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Unformatted text preview: 1. He(g, 2 atm) → He(g, 10 atm) 2. O2 (g) → O2 (aq) 3. H2 (g) + I2 (s) → 2 HI(g) correct 4. 2 Ag(s) + Br2 ( ) → 2 AgBr(s) 5. 2 NO2 (g) → N2 O4 (g) Explanation: 011 (part 1 of 1) 10 points In a system at equilibrium at constant temperature and pressure, ∆H is necessarily equal to 1. ∆U. 2. ∆G. 3. T ∆S. correct 4. P ∆V. 5. 0. Explanation: ∆G = 0 for a system at equilibrium, so ∆G = ∆H − T ∆S 0 = ∆H − T ∆S ∆H = T ∆S 012 (part 1 of 1) 8 points The process of water freezing to form ice at 0◦ C is 1. an endothermic phase change. 2. an exothermic chemical reaction. 3. an exothermic phase change. correct 4. neither exothermic nor endothermic. 5. an endothermic chemical reaction. Explanation: Heat must be removed from the water for it to freeze. This is exothermic. 013 (part 1 of 1) 12 points In the isothermal compression of 66.0 mmol of a perfect gas at 327 K, the volume of the gas is reduced to 12.0% of its initial value. Calculate w for this process. Correct answer: 380.4 J. Explanation: w = −n R T ln Vf Vi w = −(66/1000)8.314(327) ln(12/100) w = 380.4 J 014 (part 1 of 1) 10 points If you have an endothermic process in which the change in entropy is positive, how can you make it spontaneous? 1. Increasing the temperature correct 2. Decreasing the volume 3. Increasing the pressure 4. Reducing the entropy change 5. Decreasing the temperature Explanation: ∆G = ∆H − T ∆S ∆H > 0 for endothermic processes. ∆G < 0 for spontaneous processes. T is always positive, so ∆G = ∆H − T ∆S = (+) − T ∆S ∆G is negative if T is very large, so increasing the temperature makes the process endothermic. 015 (part 1 of 1) 10 points Which one of the following thermodynamic quantities is NOT a state function? ...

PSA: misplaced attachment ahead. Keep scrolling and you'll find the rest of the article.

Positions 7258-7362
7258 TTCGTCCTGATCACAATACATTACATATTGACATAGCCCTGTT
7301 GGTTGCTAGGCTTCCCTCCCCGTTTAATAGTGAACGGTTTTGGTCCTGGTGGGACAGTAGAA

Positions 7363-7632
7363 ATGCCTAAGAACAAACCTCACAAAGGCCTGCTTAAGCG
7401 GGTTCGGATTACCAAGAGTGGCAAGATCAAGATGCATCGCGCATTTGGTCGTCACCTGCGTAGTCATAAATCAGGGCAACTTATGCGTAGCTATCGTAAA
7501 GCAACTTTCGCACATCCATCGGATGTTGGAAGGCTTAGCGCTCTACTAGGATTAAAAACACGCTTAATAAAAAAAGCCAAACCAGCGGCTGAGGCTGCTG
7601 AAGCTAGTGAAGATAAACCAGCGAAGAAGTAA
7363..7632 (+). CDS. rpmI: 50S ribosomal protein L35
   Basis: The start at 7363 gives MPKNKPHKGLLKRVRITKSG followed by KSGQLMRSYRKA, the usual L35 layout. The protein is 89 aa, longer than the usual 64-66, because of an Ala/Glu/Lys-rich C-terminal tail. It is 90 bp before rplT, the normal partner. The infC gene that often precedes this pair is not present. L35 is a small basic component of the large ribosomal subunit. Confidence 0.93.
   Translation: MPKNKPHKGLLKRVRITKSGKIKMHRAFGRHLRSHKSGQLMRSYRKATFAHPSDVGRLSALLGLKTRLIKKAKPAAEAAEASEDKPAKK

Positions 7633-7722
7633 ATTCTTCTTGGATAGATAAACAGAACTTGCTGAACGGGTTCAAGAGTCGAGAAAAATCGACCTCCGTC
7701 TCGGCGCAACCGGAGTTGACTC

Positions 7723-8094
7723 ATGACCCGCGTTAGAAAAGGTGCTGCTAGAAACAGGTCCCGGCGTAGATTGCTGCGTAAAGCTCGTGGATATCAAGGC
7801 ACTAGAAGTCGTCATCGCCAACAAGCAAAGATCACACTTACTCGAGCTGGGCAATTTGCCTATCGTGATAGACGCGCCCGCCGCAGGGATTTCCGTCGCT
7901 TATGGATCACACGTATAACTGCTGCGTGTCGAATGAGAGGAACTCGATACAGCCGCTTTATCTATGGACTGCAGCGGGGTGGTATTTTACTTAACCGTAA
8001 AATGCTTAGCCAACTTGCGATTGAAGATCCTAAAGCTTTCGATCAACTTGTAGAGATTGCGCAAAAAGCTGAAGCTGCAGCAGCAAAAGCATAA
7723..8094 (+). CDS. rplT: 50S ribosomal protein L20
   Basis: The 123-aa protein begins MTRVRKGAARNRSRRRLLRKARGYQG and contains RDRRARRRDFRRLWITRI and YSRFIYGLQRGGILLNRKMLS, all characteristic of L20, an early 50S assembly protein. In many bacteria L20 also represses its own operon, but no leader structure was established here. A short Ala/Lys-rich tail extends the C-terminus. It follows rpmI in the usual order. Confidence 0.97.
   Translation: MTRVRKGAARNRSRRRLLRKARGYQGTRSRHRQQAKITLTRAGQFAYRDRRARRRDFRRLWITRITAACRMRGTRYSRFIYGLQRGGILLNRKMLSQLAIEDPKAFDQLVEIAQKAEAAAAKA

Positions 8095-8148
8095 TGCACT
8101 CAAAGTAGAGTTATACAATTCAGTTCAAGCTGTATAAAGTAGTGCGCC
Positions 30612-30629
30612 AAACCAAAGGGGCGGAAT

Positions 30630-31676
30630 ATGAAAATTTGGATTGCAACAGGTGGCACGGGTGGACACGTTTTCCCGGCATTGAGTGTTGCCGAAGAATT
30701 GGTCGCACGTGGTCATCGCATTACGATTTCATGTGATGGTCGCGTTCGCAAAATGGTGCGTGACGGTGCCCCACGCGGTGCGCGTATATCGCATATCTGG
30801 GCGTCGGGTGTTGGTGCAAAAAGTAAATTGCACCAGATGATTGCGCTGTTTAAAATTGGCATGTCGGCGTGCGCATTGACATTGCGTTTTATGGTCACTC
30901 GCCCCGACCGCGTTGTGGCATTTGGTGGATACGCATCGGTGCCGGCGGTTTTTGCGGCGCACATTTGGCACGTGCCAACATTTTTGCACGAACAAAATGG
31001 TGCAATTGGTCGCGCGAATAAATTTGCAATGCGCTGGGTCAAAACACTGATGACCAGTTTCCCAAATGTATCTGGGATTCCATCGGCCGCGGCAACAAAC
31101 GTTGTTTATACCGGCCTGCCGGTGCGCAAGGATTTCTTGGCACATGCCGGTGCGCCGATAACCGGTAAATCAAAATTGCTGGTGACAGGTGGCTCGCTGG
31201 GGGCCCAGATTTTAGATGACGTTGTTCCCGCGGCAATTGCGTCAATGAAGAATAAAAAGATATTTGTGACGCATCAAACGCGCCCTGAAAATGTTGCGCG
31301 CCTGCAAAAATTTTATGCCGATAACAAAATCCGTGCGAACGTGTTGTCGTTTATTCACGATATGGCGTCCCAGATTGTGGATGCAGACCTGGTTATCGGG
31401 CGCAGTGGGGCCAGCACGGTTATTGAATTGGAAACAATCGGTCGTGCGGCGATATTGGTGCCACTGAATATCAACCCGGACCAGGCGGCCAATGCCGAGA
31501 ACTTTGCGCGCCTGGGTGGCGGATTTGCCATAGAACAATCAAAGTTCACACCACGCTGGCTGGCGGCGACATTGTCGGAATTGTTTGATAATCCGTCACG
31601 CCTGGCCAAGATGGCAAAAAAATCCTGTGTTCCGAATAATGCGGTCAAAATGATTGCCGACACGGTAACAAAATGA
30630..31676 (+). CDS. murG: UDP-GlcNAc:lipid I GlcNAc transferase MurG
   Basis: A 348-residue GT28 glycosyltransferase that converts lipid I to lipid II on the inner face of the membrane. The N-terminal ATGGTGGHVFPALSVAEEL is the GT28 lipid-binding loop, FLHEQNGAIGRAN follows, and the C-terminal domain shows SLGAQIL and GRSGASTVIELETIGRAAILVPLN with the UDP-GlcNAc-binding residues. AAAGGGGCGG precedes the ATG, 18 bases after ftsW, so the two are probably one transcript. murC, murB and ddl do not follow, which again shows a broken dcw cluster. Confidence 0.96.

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This note was uploaded on 01/23/2011 for the course CH 301 taught by Professor Fakhreddine/lyon during the Spring '07 term at University of Texas.
 Spring '07
 Fakhreddine/Lyon
 Chemistry, Equilibrium

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